Gene mutation that can cause holoprosencephaly?
Sonic hedgehog gene
Dorsal-ventral axis vs. anterior-posterior axis organization genes?
Shh (BASE) for ant-post. Wnt-6 (apical ectodermal ridge) for dorsal-ventral.
Bilaminar vs. trilaminar timeline?
2 weeks vs. 3 weeks
Implantation occurs when?
About 1 week after fertilization
When do the genitalia differentiate?
When is fetal cardiac activity seen on US?
Week 6 (heart actually begins to beat at wk 4)
When do the limb buds form?
Mesodermal defect acronym?
VACTERL - Vertebral defects, anal atresia, cardiac defects, tracheo-esophageal fistula, renal defects, limb defects (bone and muscle)
Thyroid embryo derivative?
Endoderm (follicular) and neural crest (parafollicular C cells)
Benign Rathke pouch (surface ectoderm) tumor with cholesterol crystals and calcifications
Deformation vs. malformation?
Deformation is extrinsic occurring after "embryonic period," whereas malformation is intrinsic (w 3-8)
Alkylating agent teratogenicity
Absence of digits, multiple anomalies
CN VIII tox
Neural tube, craniofacial, fingernail hypoplasia, dvpt delay, IUGR
Vaginal clear cell adnocarcinoma, congenital Mulerian
Folate antagonists teratogenicity
Ebstein anomaly (atrialized RV)
Aplasia cutis congenita (congenital absence of skin)
Fetal hydantoin syndrome = microcephaly, dysmorphic craniofacial, hypoplastic neails, cardiac, IUGR, intellectual
Limb defects - phocomelia
Neural tube defects
Bone deformities, fetal emorrhage, abortion, optho
Abnormal fetal growth, fetal addiction, placental abruption
LOW birth rate. Preterm labor. Placental problems.
Congenital goiter or hypothyroidism
Maternal diabetes teratogenicity
Caudal regression syndrome: anal atresia to sirenomelia; congenital heart, neural tube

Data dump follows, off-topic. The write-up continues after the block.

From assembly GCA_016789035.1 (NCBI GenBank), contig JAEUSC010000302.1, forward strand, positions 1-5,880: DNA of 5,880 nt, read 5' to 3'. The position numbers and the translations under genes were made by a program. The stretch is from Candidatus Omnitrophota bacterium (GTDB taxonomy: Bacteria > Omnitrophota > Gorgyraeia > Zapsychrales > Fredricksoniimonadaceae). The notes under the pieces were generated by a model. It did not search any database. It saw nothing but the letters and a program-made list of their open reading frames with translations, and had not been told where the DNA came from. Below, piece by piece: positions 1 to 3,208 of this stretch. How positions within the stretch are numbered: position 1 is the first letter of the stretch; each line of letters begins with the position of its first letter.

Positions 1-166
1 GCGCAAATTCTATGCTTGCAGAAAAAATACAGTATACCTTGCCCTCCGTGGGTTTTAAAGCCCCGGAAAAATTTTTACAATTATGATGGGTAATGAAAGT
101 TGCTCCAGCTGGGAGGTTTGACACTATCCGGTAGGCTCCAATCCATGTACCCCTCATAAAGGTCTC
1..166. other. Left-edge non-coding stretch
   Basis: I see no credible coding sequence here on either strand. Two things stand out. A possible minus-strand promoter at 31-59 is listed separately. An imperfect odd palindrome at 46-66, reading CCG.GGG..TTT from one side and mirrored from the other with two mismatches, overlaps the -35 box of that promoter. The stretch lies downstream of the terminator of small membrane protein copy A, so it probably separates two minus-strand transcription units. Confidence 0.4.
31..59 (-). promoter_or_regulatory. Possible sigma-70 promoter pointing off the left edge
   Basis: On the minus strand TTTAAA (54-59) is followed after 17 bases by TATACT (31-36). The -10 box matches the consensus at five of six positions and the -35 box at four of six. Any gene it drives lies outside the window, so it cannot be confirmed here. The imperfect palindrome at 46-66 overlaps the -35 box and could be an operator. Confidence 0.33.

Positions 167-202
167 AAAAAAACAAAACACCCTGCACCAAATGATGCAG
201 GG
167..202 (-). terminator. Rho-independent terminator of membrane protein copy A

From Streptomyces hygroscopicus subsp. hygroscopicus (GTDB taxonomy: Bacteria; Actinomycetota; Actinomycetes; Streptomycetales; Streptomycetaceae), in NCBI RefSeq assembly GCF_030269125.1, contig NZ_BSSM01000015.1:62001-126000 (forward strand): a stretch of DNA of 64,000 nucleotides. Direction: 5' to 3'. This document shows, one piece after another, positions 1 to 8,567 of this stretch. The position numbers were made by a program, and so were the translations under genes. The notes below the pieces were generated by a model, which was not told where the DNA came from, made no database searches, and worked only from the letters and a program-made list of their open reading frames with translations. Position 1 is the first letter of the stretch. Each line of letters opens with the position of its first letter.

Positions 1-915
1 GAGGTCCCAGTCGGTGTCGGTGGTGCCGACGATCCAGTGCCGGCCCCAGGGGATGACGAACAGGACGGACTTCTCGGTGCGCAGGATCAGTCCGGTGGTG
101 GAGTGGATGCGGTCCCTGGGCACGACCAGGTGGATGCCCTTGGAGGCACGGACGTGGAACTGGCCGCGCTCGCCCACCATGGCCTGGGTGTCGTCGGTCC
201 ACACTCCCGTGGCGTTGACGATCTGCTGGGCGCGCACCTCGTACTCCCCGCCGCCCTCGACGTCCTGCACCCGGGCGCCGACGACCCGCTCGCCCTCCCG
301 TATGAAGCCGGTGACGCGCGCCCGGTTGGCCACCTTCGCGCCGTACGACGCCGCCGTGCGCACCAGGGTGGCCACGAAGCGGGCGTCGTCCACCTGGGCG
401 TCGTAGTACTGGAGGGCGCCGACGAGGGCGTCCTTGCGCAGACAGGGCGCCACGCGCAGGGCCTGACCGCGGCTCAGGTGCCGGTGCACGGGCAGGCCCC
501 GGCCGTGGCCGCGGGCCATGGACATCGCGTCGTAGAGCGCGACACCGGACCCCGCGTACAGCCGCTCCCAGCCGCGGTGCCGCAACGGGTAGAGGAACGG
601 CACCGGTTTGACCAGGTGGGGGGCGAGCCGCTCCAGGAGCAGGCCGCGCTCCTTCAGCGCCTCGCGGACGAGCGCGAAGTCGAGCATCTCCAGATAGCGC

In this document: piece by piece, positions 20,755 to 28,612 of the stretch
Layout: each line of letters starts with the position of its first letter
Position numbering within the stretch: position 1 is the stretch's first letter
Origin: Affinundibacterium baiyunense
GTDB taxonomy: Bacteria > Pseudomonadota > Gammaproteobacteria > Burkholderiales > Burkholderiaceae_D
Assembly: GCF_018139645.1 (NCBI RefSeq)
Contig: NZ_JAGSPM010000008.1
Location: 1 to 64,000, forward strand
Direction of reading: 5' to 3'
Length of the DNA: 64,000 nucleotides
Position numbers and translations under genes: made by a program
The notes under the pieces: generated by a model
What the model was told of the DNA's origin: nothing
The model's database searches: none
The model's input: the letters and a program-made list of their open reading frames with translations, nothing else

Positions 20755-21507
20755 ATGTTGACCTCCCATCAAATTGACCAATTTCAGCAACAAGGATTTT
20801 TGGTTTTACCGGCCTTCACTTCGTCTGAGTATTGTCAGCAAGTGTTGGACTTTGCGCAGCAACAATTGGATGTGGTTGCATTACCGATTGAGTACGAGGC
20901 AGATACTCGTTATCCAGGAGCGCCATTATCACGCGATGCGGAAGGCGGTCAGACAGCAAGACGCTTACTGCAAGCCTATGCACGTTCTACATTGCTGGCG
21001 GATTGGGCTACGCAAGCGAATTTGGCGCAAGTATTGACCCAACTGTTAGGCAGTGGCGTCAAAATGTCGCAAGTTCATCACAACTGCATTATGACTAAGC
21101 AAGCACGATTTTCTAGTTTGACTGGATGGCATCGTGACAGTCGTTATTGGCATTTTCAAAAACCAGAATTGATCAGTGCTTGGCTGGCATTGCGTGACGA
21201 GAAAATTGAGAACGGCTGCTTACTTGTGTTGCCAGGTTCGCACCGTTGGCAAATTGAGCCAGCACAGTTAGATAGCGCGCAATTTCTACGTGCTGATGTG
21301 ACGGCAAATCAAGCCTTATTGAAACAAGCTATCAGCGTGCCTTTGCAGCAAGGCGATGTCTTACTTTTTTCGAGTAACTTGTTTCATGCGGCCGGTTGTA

Vitamin A excess teratogenicity
Spontaneous abortions and birth defects (cleft palate, cardiac)
Fetal alcohol syndrome
ID, developmental retardation, microcephaly, holoprosencephaly, facial abnormalities (smooth philtrum, thin upper lib, small palpebral fissures, hyper telorism), limb dislocation, heart defects
Cleavage at 0-4 days of monozygotic cell leads to
Fused OR separate placenta. But dichorionic diamniotic
Cleavage at 4-8 days of monozygotic cell
Monochorionic, diamniotic (most common)
Cleavage at 8-12 days of monozygotic cell
Cleavage >13 days of monozygotic cel
Likely mono-mono but CONJOINED twins
Cytotrophobloast vs. Syncytiotrophobloast
cyto = inner layer of chorionic villi. Syncytio = outer layer that secretes hCG
When does the vitelline duct obliterate?
Aortic arch 1
Part of maxillary artery
Aortic arch 2
Aortic arch 3
Common carotid arteries and beginning of internal carotics
Aortic arch 4
Part of AA, part of right subclavian artery
Aortic arch 6
Proximal part of pulmonary arteries and the ductus arterosus
What do the branchial clefts do?
Branchial cleft 1 becomes external auditory meatus. Rest involute via temporary cervical sinus. If persist- > cyst in lateral neck
Branchial arch 1 nerve and abnormality
Nerve is V3. Treacher Collins syndrome -> mandibular hypoplasia and facial abnormalities
Branchial arch 2 nerve and abnormality
Nerve is VII. Abnormality is congenital pharyngocutaneous fistula = fistula between tonsillar area and lateral neck
Branchial arch 3 nerve
Nerve is IX.
Branchial arch 4-6 nerve
Nerve is X + recurrent X
Muscles of branchial arch 1
Muscles of mastication (temporalis, masseter, lateral and medial pterygoid, mylohyoid), ant. belly of digastric, tensor tympani, tensor veli palatini
Muscles of branchial arch 2
Facial expression, Stapedius, Stylohyoid, platysma, and post. belly of digastric